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Basic Deco Poly Mesh Using Pouf Technique


Reposted: 7/12/2014

Basic Deco Poly Mesh wreath using the pouf technique on a metallic Pencil Work Wreath. Mesh used was Lime Green Wide Foil Deco Poly Mesh – RE104150.


XX751124 Red Metallic Pencil Work Wreath


We started the mesh on the outer ring  and went completely around. Then did the inner ring. But it’s simply a matter of preference. There is no right or wrong way….some folks do an outer pouf, then an inner and just continue around in that fashion. Mine seem to be smoother or they just lay better when I go around the outside first. Grasp the entire width of the mesh in your hand about 3 inches from the end and secure it in the a pair of twists. Twist the ties a couple of times nice and secure.

For the second pouf, grab the mesh about 12″ -16″ (depending on the size you wish, and the material you have- generally we use about 14″) and grasp it in your hand, secure it in the next set of twists.  It helps to actually measure until you get the hang of making your poufs all about the same size.

Continue the same process and go all the way around the outside of the wreath. Don’t cut your mesh when the outside is finished, you’re going to leave it intact and start on the inner ring.

When you have inserted mesh in the last pair of tinsel twists and you’re back to the beginning, re-open your first twist and secure a pouf there being careful not to displace your starting point of mesh. This helps to cover up the raw edges of your starting point.

Place your next pouf in the closest inner twist and proceed around the inner portion of the wreath.

When you’ve finished the inner ring you’re ready to cut your mesh and secure the end. Generally it takes about one roll of 21″ x 10′ mesh to complete a wreath. And the 24″ work wreath actually measures 15″ from side to side, but once you’ve added your mesh you come out with a wreath that is 24″ to 30″ in width, depending on the sort of material you’ve used and the size of your poufs.

On this wreath, I had about 5-6 feet left of mesh. I cut the mesh leaving about a 3-4″ tag that was pushed to the inside of the wreath.

Turn the wreath over to the back and  secure the raw edge with a zip tie or pipe cleaner.


You can work the cut edge in and out through the frame also.

Once you’ve finished your edges, turn the wreath over and see if any of your poufs need adjusting. Also notice them as you go along. If they need any major adjusting in size it’s better to do it before you get several more poufs made.

Hang your wreath up so you can tell more about whether it needs adjusting or not and this is also a good time to figure out where you’re going to place your ornaments, picks or other embellishments.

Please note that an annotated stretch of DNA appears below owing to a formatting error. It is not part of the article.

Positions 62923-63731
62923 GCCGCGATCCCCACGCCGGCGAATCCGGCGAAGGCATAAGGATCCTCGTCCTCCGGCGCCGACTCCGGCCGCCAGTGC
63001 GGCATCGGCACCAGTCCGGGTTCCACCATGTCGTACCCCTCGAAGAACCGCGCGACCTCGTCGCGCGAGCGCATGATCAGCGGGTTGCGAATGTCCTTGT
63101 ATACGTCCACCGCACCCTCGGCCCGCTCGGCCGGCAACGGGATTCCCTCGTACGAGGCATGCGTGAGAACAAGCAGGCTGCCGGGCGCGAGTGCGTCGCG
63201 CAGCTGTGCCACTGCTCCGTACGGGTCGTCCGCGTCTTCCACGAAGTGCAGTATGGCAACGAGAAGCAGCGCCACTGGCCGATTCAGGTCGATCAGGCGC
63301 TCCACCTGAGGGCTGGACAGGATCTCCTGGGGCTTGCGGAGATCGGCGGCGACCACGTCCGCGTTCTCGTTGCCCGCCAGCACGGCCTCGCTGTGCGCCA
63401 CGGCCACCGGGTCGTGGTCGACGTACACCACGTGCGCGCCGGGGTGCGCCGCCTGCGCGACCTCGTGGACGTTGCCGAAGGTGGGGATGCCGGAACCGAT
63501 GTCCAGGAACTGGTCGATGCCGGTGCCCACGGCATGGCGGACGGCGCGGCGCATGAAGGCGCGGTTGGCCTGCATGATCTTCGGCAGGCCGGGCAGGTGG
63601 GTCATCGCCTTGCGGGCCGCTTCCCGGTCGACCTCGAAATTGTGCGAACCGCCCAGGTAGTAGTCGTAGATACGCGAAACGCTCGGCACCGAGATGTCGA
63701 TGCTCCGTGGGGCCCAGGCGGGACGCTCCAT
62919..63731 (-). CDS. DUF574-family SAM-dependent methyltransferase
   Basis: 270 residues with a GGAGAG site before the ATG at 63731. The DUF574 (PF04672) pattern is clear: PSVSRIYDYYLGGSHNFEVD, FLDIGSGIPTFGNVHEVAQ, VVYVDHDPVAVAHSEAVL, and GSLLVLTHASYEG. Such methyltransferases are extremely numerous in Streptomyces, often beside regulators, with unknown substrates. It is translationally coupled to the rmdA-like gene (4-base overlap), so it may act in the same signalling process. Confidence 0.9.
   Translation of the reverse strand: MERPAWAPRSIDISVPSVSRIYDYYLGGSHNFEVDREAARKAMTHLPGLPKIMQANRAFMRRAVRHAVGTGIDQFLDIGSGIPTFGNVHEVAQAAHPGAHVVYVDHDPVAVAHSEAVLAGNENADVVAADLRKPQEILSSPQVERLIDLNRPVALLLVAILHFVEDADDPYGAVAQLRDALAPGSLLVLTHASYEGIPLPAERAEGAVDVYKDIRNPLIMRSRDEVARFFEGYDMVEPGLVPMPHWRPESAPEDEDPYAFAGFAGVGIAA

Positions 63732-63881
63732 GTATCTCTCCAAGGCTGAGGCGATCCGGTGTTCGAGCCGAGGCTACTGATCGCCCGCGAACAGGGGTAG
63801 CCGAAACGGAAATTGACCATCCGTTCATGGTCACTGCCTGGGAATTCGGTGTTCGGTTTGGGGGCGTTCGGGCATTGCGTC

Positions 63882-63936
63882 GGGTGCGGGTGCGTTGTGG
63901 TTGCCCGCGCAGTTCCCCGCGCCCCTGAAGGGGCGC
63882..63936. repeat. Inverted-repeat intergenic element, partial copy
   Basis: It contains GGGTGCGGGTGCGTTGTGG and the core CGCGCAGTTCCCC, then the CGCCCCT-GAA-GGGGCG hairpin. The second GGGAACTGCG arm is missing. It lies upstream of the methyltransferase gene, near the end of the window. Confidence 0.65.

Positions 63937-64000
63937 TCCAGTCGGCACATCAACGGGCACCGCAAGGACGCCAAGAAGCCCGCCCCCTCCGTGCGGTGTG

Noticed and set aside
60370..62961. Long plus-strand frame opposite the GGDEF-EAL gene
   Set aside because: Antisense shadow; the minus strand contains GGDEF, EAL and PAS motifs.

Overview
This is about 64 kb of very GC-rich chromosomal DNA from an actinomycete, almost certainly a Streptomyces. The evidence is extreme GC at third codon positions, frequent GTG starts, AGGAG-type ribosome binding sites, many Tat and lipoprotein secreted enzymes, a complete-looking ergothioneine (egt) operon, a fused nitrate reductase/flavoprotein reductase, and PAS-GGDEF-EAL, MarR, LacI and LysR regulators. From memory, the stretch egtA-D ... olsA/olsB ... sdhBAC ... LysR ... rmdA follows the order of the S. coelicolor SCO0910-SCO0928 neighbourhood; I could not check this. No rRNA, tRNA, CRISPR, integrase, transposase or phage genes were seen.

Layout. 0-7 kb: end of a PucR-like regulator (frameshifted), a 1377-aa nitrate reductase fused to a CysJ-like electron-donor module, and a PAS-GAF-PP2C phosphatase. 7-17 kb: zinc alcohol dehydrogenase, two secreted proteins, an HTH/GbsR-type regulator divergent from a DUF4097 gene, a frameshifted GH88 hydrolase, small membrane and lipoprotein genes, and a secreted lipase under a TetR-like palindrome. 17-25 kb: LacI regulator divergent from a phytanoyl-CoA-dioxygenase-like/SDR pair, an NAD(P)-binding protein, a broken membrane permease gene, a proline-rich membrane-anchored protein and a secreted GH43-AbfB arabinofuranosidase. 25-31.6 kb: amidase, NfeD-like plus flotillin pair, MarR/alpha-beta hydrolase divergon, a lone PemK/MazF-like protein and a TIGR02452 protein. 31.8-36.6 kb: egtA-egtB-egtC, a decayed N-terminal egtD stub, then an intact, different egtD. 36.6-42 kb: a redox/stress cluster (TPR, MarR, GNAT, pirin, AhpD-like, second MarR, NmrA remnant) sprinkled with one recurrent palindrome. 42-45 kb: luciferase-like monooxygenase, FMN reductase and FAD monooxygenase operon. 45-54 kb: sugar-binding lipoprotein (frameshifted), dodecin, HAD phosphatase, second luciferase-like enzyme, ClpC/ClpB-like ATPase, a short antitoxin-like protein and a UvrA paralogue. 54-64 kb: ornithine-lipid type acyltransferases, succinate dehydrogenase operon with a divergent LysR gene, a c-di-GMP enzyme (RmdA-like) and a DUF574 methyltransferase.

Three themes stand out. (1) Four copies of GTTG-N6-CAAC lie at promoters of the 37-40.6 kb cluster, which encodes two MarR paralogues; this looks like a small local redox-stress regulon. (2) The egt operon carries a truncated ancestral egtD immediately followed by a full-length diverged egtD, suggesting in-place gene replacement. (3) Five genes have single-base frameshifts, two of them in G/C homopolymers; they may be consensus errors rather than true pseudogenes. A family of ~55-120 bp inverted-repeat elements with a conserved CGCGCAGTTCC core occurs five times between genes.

The tinsel twists of the Pencil Wreath can be seen in place and these twists can also be used to work extra ribbon, Glamour Rope or garland through the wreath. Just gently untwist them without losing your hold on the mesh and insert the ribbon or other decoration, then secure them back nice and snug.

If you prefer the twists not to show, just tuck the edges toward the inside.

The Deco Poly Mesh Wide Foils are so glossy and shiny and they result in almost  a solid fabric versus the more open weave of regular mesh and regular metallic mesh.

The mesh used on this wreath was Lime Green Wide Foil. We just added several more new colors to our selection of wide foils so we now have a nice variety to choose from, plus we have all the same colors in the 10″ width.

Click here to see the Deluxe, Laser and Wide Foils Category


4 Responses to “Basic Deco Poly Mesh Using Pouf Technique”

  1. sue chadwick says:

    Hi Jeannie my name is sue chadwick, I discovered Trendy Tree about 5 or 6 months ago. It’s the greatest thing I have done. I just LOVE it. I found A Christmas tree form that has the twist ties already on it, Can you give me any suggestions of what design to use like pouf or rolls? Thank you so much.

    • JeanniePence says:

      Thank you Sue and I’m glad you found us))) We have the free standing tree forms, but haven’t done a tutorial as yet. Offhand though, the quickest way to cover it would probably be use the pouf technique, but I might also try the 10″ x 10″ ruffle technique (using three ruffles per twist). The ruffle technique takes longer, and you need 10″ mesh (we have hundreds of styles in stock). The pouf technique, probably would use the 21″ mesh and try making the poufs between 10″ and 14″

  2. Cindy green says:

    When you cut the mesh it starts to unravel,how do you stop this from happening

    • JeanniePence says:

      Morning, all the mesh products will ravel – poly, poly burlap or paper mesh. About the only thing that will help is to make as few cuts in it as possible, handle as little possible and for some projects you can try spraying the edges with Elmer’s Craft Bond Spray Adhesive. This is very tacky, so be sure to gently lift your ruffles, curls or however you are making your wreath, out so they won’t stick together. You might try other spray adhesives and just test your material. Different climates make a difference too on what works best for your area.

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